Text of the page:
Vivaldi: 6 Sonate, Op. 14
Giordano, Walter Mammarella; Monguzzi, Mauro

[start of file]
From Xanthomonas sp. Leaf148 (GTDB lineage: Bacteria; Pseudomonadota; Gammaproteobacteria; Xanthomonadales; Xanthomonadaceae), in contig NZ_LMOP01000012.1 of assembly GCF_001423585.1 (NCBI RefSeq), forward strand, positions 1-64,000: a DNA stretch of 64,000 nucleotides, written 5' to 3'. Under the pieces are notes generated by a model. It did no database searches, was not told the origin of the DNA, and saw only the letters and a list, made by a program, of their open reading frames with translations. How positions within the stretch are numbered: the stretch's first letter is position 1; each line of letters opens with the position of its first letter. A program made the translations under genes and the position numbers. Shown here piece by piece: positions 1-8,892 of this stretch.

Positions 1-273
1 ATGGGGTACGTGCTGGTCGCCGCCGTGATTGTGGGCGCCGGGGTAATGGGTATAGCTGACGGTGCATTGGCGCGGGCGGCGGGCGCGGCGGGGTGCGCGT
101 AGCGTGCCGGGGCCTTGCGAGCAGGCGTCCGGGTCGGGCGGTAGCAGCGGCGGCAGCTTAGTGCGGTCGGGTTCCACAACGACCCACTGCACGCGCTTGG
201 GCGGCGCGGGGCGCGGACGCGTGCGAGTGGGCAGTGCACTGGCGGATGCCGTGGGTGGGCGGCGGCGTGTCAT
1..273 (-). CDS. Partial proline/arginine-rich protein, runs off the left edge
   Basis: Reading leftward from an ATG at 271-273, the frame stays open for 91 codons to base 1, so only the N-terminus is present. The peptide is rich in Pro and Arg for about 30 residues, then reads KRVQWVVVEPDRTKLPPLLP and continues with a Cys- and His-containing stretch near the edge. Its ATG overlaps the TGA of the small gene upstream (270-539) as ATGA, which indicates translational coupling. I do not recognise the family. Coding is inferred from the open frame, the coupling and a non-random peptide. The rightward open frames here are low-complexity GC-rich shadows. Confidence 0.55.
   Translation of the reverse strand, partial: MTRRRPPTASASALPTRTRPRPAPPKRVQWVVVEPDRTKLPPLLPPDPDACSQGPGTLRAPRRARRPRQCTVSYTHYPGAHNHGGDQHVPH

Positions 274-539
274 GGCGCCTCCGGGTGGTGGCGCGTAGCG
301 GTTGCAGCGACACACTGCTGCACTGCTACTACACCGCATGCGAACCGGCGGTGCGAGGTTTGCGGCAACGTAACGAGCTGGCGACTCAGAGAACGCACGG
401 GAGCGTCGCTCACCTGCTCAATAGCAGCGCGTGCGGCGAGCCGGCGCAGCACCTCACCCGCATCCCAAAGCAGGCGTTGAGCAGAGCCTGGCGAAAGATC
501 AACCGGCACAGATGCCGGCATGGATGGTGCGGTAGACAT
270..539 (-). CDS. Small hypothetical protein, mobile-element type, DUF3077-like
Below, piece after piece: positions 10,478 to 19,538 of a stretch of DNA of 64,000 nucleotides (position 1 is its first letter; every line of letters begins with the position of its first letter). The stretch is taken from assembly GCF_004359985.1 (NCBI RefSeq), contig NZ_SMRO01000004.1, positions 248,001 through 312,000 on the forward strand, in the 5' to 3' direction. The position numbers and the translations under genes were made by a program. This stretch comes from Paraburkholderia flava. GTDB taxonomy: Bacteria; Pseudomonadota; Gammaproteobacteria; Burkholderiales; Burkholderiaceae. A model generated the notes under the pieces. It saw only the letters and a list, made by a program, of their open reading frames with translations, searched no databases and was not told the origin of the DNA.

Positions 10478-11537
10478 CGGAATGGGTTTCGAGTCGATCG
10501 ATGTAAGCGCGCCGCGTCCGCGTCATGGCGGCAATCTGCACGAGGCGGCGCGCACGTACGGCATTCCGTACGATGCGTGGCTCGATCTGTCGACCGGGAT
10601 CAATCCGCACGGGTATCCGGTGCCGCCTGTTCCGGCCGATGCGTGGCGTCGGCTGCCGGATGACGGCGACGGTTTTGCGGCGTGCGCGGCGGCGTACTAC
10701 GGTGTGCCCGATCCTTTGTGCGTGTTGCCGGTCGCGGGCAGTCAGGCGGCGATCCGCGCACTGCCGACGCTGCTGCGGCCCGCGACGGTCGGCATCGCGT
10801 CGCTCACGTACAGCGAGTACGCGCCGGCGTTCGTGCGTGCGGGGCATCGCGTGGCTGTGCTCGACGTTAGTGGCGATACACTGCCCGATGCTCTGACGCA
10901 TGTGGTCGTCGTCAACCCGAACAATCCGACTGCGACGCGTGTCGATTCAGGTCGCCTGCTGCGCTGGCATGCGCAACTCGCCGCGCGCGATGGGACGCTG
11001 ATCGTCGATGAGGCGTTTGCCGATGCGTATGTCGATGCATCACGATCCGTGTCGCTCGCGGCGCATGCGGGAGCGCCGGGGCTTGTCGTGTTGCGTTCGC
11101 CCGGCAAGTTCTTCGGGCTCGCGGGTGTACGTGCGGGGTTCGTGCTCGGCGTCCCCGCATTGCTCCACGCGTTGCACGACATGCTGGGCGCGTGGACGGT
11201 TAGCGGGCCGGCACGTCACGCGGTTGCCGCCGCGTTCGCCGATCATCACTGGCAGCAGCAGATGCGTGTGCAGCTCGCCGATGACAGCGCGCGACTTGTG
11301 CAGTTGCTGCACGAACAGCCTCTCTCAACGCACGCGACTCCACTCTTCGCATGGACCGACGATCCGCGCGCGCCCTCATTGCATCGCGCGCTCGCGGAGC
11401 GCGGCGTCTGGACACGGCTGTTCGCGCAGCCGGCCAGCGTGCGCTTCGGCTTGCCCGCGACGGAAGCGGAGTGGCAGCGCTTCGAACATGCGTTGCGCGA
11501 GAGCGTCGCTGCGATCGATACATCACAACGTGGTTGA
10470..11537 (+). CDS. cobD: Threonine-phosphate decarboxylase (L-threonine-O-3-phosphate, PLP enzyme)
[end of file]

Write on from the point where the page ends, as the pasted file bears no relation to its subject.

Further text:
Nobody could challenge the fact that Vivaldi loved the Bassoon: his 39 concerts are the proof of it. There is no doubt that the mellow and warm resonance of the Bassoon, its technical elasticity, and its potential expressiveness come together harmoniously in these musical jewels. Was it due to the fashion of the time or the need to satisfy a patron that these were written and printed for the string instrument? It is difficult to say. However, we should never forget that authors such as Galliard, Boismortier, Corrette, etc. published their Sonatas with the captions: “for cello and bassoon,” “for bassoon and cello,” and “for cello, viola, and bassoon.” They would not limit their execution to one single instrument: the composition itself would leave the option open. The compositions of Geminani, Boccherini, Breval, and others would not allow this possibility: the constant use of chords and the range would impose the string instrument. In these six Sonatas by Vivaldi too, we find the use of some chords and bichords, but these seem to be added to justify the caption “Sonatas for Cello” rather than for a real musical necessity. Bassoonist Mauro Monguzzi beautifully performs these works alongside pianist Walter Mammarella Giordano.